GOOD NIGHT OPPY (2022)  l  Prime  |  November 23, 2022

Director: Ryan White

A spirited documentary about the exploration rover Opportunity, its ambitious 15-year journey across Mars, and the team of scientists and engineers that made the vessel part of their aerospace family.


TIFF REVIEW BY: Darren Zakus

Good Night Oppy is a fascinating and emotionally engaging look at two rovers’ mission to Mars in search of evidence of life on the planet that weaves a truly incredible story over the course of the documentary. 


When I pick a documentary to watch, it has to be about a subject matter that interests me. Normally, this means the documentaries revolve around filmmaking, music, or like this one, space exploration. Narrated beautifully by Angela Bassett, the documentary follows NASA scientists as they create two rovers to Mars. Their goal: to discover any evidence indicating that water existed at some point on the planet’s surface, which would support the conclusion that Mars was able to maintain life at some point in time. 


We follow the mission from its inception, seeing it being planned, the rovers being designed and how the scientists and engineers worked on ensuring that they could land the rovers on Mars, providing valuable insight for the audience into the inner workings at NASA. The original mission was meant to last for only ninety days, as the scientists predicted the technology would not last much longer on Mars due to weather conditions and temperatures. However, a miracle happened, and the mission ended up lasting far longer than anyone could have imagined, which becomes the focus for the second half of the documentary. 


The audience follows the two rovers, Opportunity and Spirit, on their adventures on Mars, get to know their personalities, witness their achievements and tribulations, and like the scientists and engineers at NASA (some of whom spent over a decade of their lives with these two rovers), form an emotional connection to them. It results in an unexpected bond with the audience that fully draws you into the story of the documentary, which can be tricky when it’s one that revolves around science as the documentary can become too technical, and resulting in moments where you will get emotional watching the film. I swear I was wiping away tears near the end of the documentary, which is not something I expected to get from a film about two rovers on Mars. 


Balanced with the rovers is a look at the personal lives of the scientists and engineers, seeing how their lives were impacted by this incredible mission and how these rovers became like family to them. It’s truly fascinating and moving to see how these rovers impacted the lives of the scientists and engineers, as it’s not something you think of when you see news headlines about space exploration, and the documentary does a wonderful job finding the human story on a personal level.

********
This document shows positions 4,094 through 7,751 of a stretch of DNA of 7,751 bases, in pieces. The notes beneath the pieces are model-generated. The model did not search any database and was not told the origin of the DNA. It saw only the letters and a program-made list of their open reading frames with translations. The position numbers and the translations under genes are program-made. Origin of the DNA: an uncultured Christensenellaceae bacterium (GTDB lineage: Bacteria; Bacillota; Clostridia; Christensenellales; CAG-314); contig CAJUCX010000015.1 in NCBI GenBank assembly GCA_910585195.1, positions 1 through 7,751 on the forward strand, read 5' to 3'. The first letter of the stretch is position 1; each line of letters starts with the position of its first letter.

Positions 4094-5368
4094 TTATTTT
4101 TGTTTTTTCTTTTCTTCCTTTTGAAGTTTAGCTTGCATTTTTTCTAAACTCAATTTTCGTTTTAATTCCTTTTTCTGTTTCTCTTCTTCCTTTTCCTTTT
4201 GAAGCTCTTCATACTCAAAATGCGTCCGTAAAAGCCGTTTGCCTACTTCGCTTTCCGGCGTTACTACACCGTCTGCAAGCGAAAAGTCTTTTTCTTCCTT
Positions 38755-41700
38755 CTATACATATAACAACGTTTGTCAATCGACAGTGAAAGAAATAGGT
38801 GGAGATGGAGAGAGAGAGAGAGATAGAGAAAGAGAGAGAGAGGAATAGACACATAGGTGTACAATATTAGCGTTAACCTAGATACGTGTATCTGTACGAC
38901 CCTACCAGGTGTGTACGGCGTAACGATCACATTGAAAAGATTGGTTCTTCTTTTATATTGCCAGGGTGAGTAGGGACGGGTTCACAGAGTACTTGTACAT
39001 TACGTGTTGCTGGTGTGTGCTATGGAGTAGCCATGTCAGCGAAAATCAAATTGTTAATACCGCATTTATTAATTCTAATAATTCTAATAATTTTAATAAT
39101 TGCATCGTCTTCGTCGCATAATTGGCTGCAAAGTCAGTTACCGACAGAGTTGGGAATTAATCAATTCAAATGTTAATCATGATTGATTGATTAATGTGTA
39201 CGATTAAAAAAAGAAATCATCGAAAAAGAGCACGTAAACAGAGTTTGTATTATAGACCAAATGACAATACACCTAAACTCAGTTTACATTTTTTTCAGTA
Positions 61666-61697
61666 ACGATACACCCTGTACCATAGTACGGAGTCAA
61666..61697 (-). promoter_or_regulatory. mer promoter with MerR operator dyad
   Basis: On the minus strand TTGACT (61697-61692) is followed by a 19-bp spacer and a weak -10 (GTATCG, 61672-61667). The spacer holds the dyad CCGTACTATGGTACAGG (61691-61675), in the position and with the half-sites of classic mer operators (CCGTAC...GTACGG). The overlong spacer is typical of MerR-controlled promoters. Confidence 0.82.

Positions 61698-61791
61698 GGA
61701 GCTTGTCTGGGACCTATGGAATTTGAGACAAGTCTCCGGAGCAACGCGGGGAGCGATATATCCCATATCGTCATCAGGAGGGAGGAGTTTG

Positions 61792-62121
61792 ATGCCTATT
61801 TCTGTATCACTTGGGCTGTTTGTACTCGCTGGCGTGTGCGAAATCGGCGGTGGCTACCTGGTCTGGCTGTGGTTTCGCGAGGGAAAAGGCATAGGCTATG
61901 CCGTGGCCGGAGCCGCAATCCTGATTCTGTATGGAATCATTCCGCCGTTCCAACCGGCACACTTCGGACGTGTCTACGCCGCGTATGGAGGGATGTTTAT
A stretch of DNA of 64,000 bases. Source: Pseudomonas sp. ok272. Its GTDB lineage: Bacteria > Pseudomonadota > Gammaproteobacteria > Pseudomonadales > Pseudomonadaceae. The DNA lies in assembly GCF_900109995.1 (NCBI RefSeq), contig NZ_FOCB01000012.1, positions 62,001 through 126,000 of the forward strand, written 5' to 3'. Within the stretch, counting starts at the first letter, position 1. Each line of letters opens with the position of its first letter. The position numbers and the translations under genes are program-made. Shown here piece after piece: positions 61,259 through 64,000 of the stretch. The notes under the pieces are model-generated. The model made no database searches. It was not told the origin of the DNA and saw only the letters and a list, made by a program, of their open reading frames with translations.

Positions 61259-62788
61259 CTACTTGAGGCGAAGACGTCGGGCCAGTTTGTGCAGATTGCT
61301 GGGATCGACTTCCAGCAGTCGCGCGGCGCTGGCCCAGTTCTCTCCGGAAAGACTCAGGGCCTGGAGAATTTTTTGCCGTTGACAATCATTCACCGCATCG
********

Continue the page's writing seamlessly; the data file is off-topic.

While the documentary uses archival footage and interviews for the portion of the film spent following the NASA scientists and engineers, director Ryan White insisted that audiences be transported to Mars to fully experience Opportunity and Spirit’s journey. To do so, he worked tirelessly with Industrial Light and Magic to recreate Mars’s surface through CGI, and the results are simply stunning! It’s a photo real visualization of Mars, with every single detail being exactly what you would find on the surface, down to the individual rock. It’s a visual wonder that is so real that your mind truly believes that this is real footage shot on the surface of Mars as you watch the two rovers do their work on the remote planet. The same goes with the CGI recreation of Opportunity and Spirit, it never feels like you are watching a CGI character but a real life character that could jump right off the screen. It’s a testament to the talented artists at Industrial Light and Magic who have delivered what is without a doubt some of the best CGI I have seen in any film in recent years, and is a cinematic experience that must be experienced on the big screen and IMAX if possible. 


But White’s dedication to create the most realistic recreation of Mars does not stop with the special effects. For the sound design and editing, alongside sound designer Mark Magini, who worked on Dune and Mad Max: Fury Road, White and Magini have used audio recordings from Perseverance, the rover that replaced Spirit and Opportunity, to create a sound environment of Mars that is fully authentic. It’s such a small detail that will be lost on most audiences, but it truly helps to create a true experience that most films cannot conjure up. As you will learn in the documentary itself, NASA used popular songs as “wake up” songs for Spirit and Opportunity, and a small sampling of these songs are featured in the film, which only heighten the emotion and excitement of this wonderful documentary. 


It’s nothing short of a technical marvel with such dedicated direction from Ryan White, who has in a single film quickly become one of my favourite documentary filmmakers. Emotionally beautiful, awe inspiring and a visual masterpiece, Good Night Oppy is an incredible exploration of two rovers' journey on Mars that is certain to dazzle on the big screen and both entertain and inform audiences about Mars.

RATING: 4 out of 5